It seems that the catalyst for the convention might not have been democratic impulse. Months earlier, a disenchanted farmhand and veteran named Daniel Shays, unpaid for his military service and unable to pay his debts, had organised a march of several hundred compatriots through Massachusetts. The authorities got tough and, after a series of skirmishes, broke up the rebellion, hanging several of the participants.

Thomas Jefferson may have written from afar, “A little rebellion now and then is a good thing”, but the constitution’s signatories were more concerned with protecting the passing strong from the passing weak. Creditors would not be threatened with the inflation of paper money since “no State . . . [could] make any Thing but gold and silver Coin a Tender in Payment of Debts”. Business would be unhindered by any “Law impairing the Obligation of Contracts”. And, as a reward for agreeing to a system of interstate commerce, the south would be allowed to trade in slaves for the next 20 years.

Then there’s the curious matter of these slaves being assessed as “three-fifths of all other Persons”. Here was American trading at its finest. The southern states, in which the number of slaves approached that of the “free” population, wanted them counted to boost southern representation in the House of Representatives (as well as votes in the newfangled electoral college). African Americans might only be property, but they were now property with political value.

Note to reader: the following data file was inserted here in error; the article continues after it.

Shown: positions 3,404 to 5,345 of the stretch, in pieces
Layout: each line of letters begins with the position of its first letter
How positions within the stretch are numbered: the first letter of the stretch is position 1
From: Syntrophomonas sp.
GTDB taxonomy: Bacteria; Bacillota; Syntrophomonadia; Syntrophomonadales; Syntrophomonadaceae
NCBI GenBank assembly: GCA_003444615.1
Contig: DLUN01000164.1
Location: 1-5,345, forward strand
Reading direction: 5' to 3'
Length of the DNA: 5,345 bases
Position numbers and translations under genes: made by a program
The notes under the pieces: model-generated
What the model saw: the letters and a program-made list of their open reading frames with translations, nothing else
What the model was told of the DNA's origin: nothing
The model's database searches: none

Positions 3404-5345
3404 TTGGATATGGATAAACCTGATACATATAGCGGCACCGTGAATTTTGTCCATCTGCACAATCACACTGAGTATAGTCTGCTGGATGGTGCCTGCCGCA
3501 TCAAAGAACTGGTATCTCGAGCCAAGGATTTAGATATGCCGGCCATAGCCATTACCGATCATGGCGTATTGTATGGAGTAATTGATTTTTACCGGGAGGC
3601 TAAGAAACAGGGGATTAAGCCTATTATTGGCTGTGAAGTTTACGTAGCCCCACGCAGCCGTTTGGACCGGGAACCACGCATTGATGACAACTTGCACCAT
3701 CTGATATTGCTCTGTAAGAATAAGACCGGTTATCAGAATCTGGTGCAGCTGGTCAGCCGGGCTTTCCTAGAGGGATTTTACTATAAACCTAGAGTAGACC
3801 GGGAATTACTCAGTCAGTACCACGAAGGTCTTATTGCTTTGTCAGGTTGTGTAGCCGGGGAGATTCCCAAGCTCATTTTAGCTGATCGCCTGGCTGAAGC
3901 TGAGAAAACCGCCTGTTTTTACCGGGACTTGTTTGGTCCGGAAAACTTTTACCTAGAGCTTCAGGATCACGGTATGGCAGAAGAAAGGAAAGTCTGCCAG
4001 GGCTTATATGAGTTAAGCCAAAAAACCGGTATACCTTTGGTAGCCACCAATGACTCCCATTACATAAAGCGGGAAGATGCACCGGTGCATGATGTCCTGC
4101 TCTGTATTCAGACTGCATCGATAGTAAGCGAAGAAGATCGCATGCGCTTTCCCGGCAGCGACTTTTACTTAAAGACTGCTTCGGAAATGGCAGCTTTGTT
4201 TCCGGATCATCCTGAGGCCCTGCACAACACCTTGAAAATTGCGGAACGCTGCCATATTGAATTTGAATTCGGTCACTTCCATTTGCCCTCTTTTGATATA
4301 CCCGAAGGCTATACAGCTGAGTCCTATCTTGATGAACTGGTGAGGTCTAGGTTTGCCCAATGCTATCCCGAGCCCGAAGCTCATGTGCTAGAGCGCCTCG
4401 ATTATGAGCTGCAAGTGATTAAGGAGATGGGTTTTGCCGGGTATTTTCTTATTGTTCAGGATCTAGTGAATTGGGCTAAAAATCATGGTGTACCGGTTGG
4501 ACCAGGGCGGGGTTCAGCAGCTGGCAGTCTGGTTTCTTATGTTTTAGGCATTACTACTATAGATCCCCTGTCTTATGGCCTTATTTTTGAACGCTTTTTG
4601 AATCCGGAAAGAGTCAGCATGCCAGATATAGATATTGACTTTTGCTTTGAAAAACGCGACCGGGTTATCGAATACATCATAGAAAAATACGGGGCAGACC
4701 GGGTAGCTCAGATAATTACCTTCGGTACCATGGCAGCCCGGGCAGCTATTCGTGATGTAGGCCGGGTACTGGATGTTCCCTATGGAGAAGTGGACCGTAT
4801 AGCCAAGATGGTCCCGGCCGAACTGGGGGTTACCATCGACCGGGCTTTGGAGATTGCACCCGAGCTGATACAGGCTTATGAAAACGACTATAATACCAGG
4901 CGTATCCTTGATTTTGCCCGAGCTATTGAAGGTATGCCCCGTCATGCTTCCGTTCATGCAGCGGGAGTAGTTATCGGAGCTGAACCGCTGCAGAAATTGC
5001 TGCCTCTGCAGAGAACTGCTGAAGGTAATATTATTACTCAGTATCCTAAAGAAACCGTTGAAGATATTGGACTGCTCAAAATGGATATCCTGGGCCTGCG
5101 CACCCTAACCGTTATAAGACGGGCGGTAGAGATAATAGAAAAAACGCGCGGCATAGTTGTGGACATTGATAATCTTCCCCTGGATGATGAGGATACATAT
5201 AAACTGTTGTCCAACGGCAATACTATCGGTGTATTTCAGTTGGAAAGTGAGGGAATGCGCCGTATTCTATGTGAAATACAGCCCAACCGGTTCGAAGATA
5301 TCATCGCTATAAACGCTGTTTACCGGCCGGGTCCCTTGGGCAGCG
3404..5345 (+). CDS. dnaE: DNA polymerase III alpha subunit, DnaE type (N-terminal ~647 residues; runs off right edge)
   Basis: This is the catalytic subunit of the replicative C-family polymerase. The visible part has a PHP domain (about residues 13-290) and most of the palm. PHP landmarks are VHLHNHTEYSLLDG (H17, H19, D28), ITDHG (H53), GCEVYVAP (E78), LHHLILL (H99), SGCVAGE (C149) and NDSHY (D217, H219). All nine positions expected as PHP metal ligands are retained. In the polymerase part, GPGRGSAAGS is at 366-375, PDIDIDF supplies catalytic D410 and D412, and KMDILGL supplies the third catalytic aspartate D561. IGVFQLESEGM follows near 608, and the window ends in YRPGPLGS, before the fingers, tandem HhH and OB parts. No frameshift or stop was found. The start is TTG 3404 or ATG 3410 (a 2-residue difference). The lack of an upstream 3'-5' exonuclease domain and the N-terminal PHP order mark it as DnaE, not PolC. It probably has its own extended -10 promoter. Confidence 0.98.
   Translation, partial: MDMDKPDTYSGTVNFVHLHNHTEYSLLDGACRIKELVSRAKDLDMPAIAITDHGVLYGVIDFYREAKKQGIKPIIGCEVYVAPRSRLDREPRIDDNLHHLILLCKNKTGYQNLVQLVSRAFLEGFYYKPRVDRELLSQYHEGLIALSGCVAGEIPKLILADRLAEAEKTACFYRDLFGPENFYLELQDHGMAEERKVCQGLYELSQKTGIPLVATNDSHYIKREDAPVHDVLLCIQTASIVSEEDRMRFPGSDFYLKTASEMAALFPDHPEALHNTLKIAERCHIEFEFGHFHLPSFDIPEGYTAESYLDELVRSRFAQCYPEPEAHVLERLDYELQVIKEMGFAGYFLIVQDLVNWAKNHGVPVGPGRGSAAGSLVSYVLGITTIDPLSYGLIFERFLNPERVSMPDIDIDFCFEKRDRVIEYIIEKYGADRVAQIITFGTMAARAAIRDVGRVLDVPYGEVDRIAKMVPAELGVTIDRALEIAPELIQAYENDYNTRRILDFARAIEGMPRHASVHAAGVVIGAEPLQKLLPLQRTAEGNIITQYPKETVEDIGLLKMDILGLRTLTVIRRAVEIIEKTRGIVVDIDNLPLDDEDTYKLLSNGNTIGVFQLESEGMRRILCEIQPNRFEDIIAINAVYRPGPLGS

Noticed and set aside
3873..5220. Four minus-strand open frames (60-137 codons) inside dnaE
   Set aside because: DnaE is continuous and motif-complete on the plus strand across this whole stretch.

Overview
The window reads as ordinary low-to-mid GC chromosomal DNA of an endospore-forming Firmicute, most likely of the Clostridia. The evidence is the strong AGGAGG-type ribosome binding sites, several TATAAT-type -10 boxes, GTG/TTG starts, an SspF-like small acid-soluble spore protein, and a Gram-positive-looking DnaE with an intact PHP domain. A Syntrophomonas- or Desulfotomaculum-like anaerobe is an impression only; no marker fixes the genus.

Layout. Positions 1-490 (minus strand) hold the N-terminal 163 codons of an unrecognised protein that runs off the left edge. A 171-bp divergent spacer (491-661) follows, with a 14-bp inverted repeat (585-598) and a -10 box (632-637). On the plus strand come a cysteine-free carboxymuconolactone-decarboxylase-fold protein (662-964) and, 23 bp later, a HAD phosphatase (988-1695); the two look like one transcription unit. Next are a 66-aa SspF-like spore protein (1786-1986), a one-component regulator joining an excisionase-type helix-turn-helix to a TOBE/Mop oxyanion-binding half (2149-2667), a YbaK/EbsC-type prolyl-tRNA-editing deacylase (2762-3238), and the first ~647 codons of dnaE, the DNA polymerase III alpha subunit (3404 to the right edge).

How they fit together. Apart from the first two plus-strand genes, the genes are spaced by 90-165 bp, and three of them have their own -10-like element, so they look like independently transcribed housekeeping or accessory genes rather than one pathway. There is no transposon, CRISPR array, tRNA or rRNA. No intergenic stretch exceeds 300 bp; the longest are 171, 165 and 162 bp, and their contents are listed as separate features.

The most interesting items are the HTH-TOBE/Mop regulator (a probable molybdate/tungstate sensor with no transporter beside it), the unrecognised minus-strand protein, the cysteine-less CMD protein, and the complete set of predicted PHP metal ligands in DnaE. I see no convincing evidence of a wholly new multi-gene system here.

I could resort to the argument that the Founding Fathers were products of their time, that it is unrealistic to impose 21st-century values upon an 18th-century environment. Elitism and racism came with the political territory. Democracy did not.

The problem is that my fellow Americans can’t leave it at that. No, their “democracy” must be timeless, eternally superior. In the first days after the inconclusive election, there was a mad scramble to assure, “All is well, we’re still number one”. Robert Strauss, the former chairman of the Democratic Party, scribbled: “The genius of the Founding Fathers was their enormously successful effort to reach political consensus and institutional compromise, to avoid extremes, and to provide for strong political institutions whose powers and manner of selection were explicitly provided for by law. It may not be a perfect system, but it is the model to which all other people on this planet aspire.”